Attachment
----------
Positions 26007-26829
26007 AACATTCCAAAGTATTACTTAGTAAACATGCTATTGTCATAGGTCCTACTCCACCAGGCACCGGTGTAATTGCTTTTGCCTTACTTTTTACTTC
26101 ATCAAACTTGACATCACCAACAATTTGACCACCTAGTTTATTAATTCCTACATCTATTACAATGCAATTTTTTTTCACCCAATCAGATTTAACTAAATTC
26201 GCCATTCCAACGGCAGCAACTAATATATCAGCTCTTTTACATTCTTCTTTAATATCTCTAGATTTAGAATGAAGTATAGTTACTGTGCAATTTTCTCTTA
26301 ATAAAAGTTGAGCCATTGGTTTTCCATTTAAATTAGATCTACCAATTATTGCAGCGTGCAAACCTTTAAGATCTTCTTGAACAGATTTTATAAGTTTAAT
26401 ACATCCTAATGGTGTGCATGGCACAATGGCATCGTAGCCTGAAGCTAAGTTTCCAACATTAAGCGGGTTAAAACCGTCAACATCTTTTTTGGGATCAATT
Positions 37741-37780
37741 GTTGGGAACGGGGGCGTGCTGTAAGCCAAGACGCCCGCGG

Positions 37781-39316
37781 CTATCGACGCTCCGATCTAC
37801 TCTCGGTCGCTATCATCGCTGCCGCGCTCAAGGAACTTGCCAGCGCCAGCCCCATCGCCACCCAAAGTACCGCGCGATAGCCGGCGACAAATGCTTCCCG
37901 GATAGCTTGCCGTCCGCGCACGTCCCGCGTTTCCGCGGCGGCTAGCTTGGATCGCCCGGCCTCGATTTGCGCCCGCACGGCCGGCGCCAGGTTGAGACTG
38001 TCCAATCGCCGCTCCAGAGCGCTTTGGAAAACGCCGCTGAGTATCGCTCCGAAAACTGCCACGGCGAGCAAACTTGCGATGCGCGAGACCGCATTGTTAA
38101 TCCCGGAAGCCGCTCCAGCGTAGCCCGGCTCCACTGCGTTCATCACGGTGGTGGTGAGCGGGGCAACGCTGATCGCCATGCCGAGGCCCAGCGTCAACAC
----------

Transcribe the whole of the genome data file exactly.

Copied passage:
Positions 26007-26829
26007 AACATTCCAAAGTATTACTTAGTAAACATGCTATTGTCATAGGTCCTACTCCACCAGGCACCGGTGTAATTGCTTTTGCCTTACTTTTTACTTC
26101 ATCAAACTTGACATCACCAACAATTTGACCACCTAGTTTATTAATTCCTACATCTATTACAATGCAATTTTTTTTCACCCAATCAGATTTAACTAAATTC
26201 GCCATTCCAACGGCAGCAACTAATATATCAGCTCTTTTACATTCTTCTTTAATATCTCTAGATTTAGAATGAAGTATAGTTACTGTGCAATTTTCTCTTA
26301 ATAAAAGTTGAGCCATTGGTTTTCCATTTAAATTAGATCTACCAATTATTGCAGCGTGCAAACCTTTAAGATCTTCTTGAACAGATTTTATAAGTTTAAT
26401 ACATCCTAATGGTGTGCATGGCACAATGGCATCGTAGCCTGAAGCTAAGTTTCCAACATTAAGCGGGTTAAAACCGTCAACATCTTTTTTGGGATCAATT
Positions 37741-37780
37741 GTTGGGAACGGGGGCGTGCTGTAAGCCAAGACGCCCGCGG

Positions 37781-39316
37781 CTATCGACGCTCCGATCTAC
37801 TCTCGGTCGCTATCATCGCTGCCGCGCTCAAGGAACTTGCCAGCGCCAGCCCCATCGCCACCCAAAGTACCGCGCGATAGCCGGCGACAAATGCTTCCCG
37901 GATAGCTTGCCGTCCGCGCACGTCCCGCGTTTCCGCGGCGGCTAGCTTGGATCGCCCGGCCTCGATTTGCGCCCGCACGGCCGGCGCCAGGTTGAGACTG
38001 TCCAATCGCCGCTCCAGAGCGCTTTGGAAAACGCCGCTGAGTATCGCTCCGAAAACTGCCACGGCGAGCAAACTTGCGATGCGCGAGACCGCATTGTTAA
38101 TCCCGGAAGCCGCTCCAGCGTAGCCCGGCTCCACTGCGTTCATCACGGTGGTGGTGAGCGGGGCAACGCTGATCGCCATGCCGAGGCCCAGCGTCAACAC